|Publication number||US4340470 A|
|Application number||US 06/222,360|
|Publication date||Jul 20, 1982|
|Filing date||Jan 5, 1981|
|Priority date||May 2, 1980|
|Also published as||CA1157391A1|
|Publication number||06222360, 222360, US 4340470 A, US 4340470A, US-A-4340470, US4340470 A, US4340470A|
|Inventors||John D. Van Mol|
|Original Assignee||Mol John D Van|
|Export Citation||BiBTeX, EndNote, RefMan|
|Patent Citations (7), Referenced by (10), Classifications (8), Legal Events (4)|
|External Links: USPTO, USPTO Assignment, Espacenet|
This invention relates to new and useful improvements in liquid filters and although it is designed primarily for use with sewage pumps and the like, nevertheless it can be used to filter various other liquids in a variety of situations.
Most filters are either so small as to be easily clogged with material being filtered out of the liquid passing through the filter or, alternatively, the filter construction itself is not particularly suitable for use with certain types of undesirable materials.
Another disadvantage of the majority of filters is the difficulty in ascertaining whether or not the element is plugged except when there is a malfunction in the liquid flow.
The present invention overcomes these disadvantages and one aspect of the invention consists of a filter assembly for liquids comprising in combination a housing having an inlet and an outlet connected therewith, a removable screening element within said housing dividing said housing into an inlet portion and an outlet portion with said inlet communicating with said inlet portion and said outlet communicating with said outlet portion, said screening element being situated vertically within said housing.
Another advantage of this invention is that it may, if desired, be made of a transparent material such as synthetic plastic or glass so that the condition of the filter element is readily viewed.
A further advantage of the invention is that the filter element may be provided with a base portion spanning the inlet side of the filter housing on which sediment collects so that when the filter element is removed for cleaning and/or replacement, the collected sediment is readily lifted out of the housing with the element so that the housing itself does not have to be washed clean.
Still another advantage of the invention is to provide a device of the character herewithin described in which it is desirable to position the filter element so that it is self-washing whereupon any sediment is deposited upon the base of the filter element rather than clogging the screen element itself.
A still further advantage of the invention is to provide a device of the character herewithin described with is simple in construction, economical in manufacture and otherwise well suited to the purpose for which it is designed.
With the foregoing in view, and other advantages as will become apparent to those skilled in the art to which this invention relates as this specification proceeds, the invention is herein described by reference to the accompanying drawings forming a part hereof, which includes a description of the preferred typical embodiment of the principles of the present invention, in which:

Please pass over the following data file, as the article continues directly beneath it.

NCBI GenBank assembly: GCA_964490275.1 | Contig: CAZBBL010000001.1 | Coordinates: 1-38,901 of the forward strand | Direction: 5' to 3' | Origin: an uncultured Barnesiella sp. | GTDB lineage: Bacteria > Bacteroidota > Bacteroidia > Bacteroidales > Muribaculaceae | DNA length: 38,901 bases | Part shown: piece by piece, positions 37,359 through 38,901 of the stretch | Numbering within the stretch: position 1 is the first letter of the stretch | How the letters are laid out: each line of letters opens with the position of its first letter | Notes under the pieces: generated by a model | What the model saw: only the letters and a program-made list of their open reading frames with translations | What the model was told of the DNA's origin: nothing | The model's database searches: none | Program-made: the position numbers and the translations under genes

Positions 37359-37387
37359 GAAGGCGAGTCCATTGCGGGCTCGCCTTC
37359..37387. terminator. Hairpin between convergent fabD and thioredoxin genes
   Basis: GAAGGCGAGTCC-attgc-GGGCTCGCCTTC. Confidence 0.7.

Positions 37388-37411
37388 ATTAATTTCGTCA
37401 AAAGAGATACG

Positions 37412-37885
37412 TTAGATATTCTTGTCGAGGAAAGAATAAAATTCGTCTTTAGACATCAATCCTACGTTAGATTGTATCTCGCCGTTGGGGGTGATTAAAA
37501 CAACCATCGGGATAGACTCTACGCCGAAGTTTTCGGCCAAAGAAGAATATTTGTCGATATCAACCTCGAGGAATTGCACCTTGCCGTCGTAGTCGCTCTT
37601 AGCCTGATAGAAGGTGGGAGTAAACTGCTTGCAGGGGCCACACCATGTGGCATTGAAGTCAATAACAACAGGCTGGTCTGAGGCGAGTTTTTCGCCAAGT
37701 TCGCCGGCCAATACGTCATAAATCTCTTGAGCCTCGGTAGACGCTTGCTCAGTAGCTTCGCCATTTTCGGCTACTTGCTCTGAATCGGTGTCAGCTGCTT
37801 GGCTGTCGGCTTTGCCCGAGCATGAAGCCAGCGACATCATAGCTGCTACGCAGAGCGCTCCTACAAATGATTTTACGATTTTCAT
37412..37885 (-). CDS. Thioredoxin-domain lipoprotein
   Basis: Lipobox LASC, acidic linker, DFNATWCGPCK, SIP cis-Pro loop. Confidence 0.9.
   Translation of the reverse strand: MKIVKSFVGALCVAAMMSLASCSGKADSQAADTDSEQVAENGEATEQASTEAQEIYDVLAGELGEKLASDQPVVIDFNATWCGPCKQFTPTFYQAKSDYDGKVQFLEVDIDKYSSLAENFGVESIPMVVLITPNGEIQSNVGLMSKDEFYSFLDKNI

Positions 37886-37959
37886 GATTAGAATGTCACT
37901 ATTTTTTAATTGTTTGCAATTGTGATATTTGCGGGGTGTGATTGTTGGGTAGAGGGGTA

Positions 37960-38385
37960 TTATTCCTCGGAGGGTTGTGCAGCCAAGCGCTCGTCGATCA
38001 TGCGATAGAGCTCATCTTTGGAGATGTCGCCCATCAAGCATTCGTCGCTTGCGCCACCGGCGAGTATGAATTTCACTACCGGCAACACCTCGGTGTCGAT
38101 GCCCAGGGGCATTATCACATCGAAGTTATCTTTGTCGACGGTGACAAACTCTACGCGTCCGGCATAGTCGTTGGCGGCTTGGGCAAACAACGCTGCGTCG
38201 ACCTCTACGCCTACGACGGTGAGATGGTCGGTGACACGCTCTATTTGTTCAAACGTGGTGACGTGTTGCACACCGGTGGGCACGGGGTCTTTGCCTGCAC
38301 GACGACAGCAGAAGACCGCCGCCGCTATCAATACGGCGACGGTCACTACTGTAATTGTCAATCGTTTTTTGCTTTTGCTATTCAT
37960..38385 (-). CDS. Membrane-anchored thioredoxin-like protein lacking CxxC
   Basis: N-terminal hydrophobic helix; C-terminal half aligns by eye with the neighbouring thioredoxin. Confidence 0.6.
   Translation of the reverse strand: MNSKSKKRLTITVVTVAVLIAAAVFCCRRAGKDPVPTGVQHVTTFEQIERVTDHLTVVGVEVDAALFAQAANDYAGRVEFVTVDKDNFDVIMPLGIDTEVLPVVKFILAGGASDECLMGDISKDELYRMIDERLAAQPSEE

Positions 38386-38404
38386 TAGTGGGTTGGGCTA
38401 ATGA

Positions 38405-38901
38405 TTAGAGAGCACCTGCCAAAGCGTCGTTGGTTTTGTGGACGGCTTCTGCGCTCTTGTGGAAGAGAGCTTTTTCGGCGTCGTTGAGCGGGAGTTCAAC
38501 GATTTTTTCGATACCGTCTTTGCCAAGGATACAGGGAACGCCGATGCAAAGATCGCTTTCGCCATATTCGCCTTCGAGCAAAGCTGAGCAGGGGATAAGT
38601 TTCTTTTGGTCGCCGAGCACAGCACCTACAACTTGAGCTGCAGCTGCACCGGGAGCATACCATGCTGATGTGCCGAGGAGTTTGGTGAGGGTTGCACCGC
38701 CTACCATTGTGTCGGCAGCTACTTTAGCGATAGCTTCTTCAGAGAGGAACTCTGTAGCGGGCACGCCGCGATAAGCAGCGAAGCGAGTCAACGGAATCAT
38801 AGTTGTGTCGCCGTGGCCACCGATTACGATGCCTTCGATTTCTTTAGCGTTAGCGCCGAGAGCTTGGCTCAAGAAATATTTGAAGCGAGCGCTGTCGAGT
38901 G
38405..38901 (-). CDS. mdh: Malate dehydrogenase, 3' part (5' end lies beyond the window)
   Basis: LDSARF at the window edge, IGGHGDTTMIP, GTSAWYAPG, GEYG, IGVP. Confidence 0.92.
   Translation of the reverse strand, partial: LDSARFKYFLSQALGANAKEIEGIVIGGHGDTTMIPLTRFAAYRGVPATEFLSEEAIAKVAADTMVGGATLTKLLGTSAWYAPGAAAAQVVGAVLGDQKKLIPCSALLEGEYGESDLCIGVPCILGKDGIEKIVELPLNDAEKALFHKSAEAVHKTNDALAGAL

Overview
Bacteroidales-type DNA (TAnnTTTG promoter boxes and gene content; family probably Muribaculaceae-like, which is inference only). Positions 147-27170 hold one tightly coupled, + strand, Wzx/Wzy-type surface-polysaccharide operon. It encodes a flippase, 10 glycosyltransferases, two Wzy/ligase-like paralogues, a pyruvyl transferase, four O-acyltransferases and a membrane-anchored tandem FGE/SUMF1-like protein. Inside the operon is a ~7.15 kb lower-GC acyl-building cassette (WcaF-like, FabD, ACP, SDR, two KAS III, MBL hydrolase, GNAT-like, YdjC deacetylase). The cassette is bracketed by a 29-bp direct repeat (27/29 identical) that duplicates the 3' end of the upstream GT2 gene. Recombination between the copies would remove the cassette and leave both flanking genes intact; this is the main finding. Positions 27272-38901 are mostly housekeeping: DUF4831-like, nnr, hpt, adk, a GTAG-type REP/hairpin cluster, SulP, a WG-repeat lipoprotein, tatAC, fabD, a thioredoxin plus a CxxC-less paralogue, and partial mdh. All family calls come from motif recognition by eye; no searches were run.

FIG. 1 is a vertical cross sectional elevation of the filter.
FIG. 2 is a horizontal section along the line 2--2 of FIG. 1.
FIG. 3 is an isometric view of the filter element per se.
FIG. 4 is an isometric view of the end caps of the housing.
In the drawings like characters of reference indicate corresponding parts in the different figures.
Proceeding therefore to describe the invention in detail, reference should be made to the accompanying drawings in which the device comprises a housing collectively designated 10 which is preferably but not necessarily cylindrical in configuration, and is open ended. An inlet nipple 11 is provided through the wall on one side of the housing and an outlet nipple 12 is provided through the wall on the opposite side of the housing, preferably diametrically opposite to the inlet nipple 11. Annular serrations 13 may be provided on the outer surface of the nipples 11 and 12 to facilitate engagement of conduits such as flexible hoses or the like (not illustrated).
Screw threaded end caps 14 and 15 screw threadably engage the screw threaded upper and lower extremities of the housing respectively as clearly shown in FIG. 1 thus permitting ready access to the interior of the filter housing as well as facilitating manufacture thereof from, for example, cylindrical plastic tubing or elements.
A screening element is provided collectively designated 16 and this screening element is made of a screening material having interstices of a size to filter material from fluid passing therethrough, it being understood that the size of the mesh of the filter depends upon design parameters.